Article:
A recent ruling by a Lebanon County judge allows the continuation of a defamation lawsuit filed by Matthew A. Shirk against supporters of a Political Action Committee that was critical of his candidacy for Lebanon County Commissioner.
The lawsuit stems from this spring’s Republican primary for Lebanon County Commissioner, a race in which Shirk was defeated by incumbent GOP commissioners Bill Ames and Bob Phillips.
In a decision filed on September 30, President Judge John C. Tylwalk denied a request for an immediate dismissal of the lawsuit Shirk filed against Leadership Lebanon Valley PAC 2019 and Katy and Samuel Abram. They have until October 21 to file a response to Shirk’s allegations.
A relative political newcomer, Shirk received the party’s endorsement over Ames, in a move that was criticized by other Lebanon County elected officials including former State Senator Mike Folmer (R-Senate District 48), State Rep. Russ Diamond (R-102), and State Rep. Frank Ryan (R-101).
As LebTown has previously reported, a contentious primary campaign followed, in which Shirk, financed by a political consulting firm with close connections to Lebanon County Republican Committee Chairman Casey Long, accused Ames of nepotism and ran attack ads against Ames in print and on TV.
Shirk came in third in the Republican primary election, ending his quest for the office.
Shirk himself became the target of retaliatory attacks and negative advertising in the run-up to the primary. One such effort was a web site named “www.shadyshirk.com.” It was published by LLVPAC 2019, a political action committee registered to Katy and Samual Abram. Samuel Abram is a North Cornwall Township supervisor.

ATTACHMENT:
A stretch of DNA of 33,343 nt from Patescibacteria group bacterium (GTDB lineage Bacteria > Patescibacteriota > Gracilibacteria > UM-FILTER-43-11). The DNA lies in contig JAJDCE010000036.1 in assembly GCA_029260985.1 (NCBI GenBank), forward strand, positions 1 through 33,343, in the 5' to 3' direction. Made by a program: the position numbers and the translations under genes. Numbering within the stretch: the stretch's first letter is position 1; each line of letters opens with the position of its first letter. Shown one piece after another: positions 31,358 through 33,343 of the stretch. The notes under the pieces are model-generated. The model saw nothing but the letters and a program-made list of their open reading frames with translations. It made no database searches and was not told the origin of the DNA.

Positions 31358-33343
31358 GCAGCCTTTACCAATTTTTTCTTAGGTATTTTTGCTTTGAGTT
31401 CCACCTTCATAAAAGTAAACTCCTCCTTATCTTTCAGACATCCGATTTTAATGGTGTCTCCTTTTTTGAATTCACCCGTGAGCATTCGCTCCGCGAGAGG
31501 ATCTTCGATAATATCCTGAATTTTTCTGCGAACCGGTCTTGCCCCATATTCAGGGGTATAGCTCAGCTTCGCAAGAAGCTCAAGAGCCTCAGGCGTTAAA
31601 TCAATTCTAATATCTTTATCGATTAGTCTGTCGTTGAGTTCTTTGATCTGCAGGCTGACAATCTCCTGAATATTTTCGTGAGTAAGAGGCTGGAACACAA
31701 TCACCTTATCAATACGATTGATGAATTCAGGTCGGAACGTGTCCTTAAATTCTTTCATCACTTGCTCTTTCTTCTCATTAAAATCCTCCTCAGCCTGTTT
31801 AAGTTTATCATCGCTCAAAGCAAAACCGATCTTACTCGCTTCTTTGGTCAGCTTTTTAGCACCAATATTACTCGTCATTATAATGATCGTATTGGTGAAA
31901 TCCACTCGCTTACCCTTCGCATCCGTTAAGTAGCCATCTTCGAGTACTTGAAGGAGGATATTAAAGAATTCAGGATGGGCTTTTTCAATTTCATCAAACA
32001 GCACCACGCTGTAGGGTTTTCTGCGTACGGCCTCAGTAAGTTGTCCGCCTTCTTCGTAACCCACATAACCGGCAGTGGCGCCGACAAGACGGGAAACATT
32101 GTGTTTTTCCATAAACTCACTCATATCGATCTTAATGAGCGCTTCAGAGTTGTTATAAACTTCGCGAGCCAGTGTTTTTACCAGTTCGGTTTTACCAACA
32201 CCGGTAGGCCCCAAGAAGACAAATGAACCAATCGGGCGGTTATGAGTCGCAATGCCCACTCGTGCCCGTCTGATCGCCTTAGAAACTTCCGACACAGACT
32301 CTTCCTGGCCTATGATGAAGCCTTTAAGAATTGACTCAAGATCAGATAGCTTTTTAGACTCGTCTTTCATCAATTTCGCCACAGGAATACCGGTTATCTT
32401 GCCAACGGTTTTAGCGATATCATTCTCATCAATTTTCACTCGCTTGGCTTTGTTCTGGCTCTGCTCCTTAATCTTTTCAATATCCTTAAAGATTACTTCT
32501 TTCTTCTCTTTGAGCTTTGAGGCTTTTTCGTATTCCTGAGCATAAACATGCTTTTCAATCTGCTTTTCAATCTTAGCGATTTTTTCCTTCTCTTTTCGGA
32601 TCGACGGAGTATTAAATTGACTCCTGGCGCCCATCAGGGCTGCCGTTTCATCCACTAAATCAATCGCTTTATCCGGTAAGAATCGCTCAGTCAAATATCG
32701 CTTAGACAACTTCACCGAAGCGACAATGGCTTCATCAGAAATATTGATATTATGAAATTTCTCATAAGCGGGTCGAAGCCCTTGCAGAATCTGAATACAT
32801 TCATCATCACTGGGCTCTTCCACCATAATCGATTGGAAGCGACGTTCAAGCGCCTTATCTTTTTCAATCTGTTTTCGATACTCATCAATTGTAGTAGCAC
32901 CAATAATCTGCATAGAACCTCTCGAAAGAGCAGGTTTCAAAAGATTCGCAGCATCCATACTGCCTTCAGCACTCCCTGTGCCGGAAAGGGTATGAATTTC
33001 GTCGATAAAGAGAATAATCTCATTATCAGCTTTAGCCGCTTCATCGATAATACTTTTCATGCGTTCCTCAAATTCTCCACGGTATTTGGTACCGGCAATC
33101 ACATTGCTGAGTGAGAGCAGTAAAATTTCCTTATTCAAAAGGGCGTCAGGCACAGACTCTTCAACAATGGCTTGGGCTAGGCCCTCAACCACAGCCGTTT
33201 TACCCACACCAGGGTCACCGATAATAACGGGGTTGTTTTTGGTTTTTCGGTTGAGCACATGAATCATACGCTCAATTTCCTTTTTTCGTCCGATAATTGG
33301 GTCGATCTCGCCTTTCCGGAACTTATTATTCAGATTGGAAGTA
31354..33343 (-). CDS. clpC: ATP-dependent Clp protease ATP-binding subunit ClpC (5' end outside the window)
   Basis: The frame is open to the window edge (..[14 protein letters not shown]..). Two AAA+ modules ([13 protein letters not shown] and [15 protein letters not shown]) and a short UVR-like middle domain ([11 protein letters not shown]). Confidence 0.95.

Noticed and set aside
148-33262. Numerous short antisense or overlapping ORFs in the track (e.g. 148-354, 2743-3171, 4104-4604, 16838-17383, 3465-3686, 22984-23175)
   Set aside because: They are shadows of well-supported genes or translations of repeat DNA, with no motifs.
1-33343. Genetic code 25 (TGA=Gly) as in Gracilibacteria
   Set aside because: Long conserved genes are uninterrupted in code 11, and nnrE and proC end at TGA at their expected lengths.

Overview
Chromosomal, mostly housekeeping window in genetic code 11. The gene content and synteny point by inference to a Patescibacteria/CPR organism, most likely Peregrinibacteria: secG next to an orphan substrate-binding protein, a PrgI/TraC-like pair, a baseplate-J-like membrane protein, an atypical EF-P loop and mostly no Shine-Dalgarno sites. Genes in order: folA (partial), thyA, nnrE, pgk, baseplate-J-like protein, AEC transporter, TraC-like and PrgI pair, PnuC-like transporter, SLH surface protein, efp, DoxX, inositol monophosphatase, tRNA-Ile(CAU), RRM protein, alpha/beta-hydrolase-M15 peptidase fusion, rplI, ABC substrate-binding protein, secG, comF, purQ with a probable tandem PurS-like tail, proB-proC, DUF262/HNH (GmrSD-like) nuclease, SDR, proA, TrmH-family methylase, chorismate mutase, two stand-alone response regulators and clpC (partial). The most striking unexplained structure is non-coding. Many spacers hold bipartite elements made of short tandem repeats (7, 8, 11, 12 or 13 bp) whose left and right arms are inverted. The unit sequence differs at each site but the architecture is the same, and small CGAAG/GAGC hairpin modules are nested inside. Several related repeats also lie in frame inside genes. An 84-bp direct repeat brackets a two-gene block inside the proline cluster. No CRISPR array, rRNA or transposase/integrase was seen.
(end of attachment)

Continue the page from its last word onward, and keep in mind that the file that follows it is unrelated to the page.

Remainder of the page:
Among other allegations, the PAC website claimed that Shirk’s home was “under foreclosure,” which was incorrect. While a mortgage foreclosure lawsuit against Shirk’s home had in fact been started, it had been discontinued by the time the website went online.
LLVPAC and the Abrams refused a demand by Shirk’s attorney to take the web site down, but changed it to say that Shirk’s home had “recently” been under foreclosure.
But Shirk says a Facebook page also sponsored by LLVPAC renewed the identical “under foreclosure” claim about a week before the primary election, even though LLVPAC and the Abrams knew at that point that it was false.
Defamation lawsuit – “actual malice” claimed.
Shirk filed a defamation lawsuit against the Abrams and LLVPAC alleging the website and Facebook page contained false and defamatory statements, notably the “under foreclosure” claims, that were damaging to his personal and business reputations.
As a candidate for public office and the treasurer of the local Republican party, Shirk is considered a “public figure.” To win a defamation lawsuit, public figures have to additionally prove that the false statements were made with “actual malice,” which broadly means an intent to do harm, rather than a mistake.
Shirk maintained the fact that the “under foreclosure” claim was renewed and repeated on Facebook, after the defendants had been notified that it was not true, was evidence of actual malice on the part of the Abrams and LLVPAC.
Judge denies defendants’ request for quick dismissal
The Abrams and LLVPAC filed preliminary objections to Shirk’s defamation claims, asking that the lawsuit be immediately dismissed. In a type of legal pleading known as a “demurrer,” they argued that Shirk had not stated facts that, even if true, would constitute “actual malice.”
In other words, the preliminary objections stated that even if every fact Shirk alleges is proven to be true, it still wouldn’t be enough to show “actual malice,” and without actual malice Shirk, a public figure, can’t win a defamation lawsuit.
Judge Tylwalk disagreed and refused to dismiss Shirk’s lawsuit. He ruled that if a trial jury finds that LLVPAC and the Abrams intentionally repeated the “under foreclosure” claim on Facebook, knowing it was false, it could be considered proof of actual malice.
What happens now?
LLVPAC and the Abrams are required to file a formal answer to the lawsuit by October 21.
Then, as with most lawsuits, the likeliest outcomes are a trial or an out-of-court settlement. But first several months of “discovery” may take place, where the parties will exchange evidence and question witnesses under oath.
No trial date has been set, and it is unlikely that one will occur before the second half of 2020.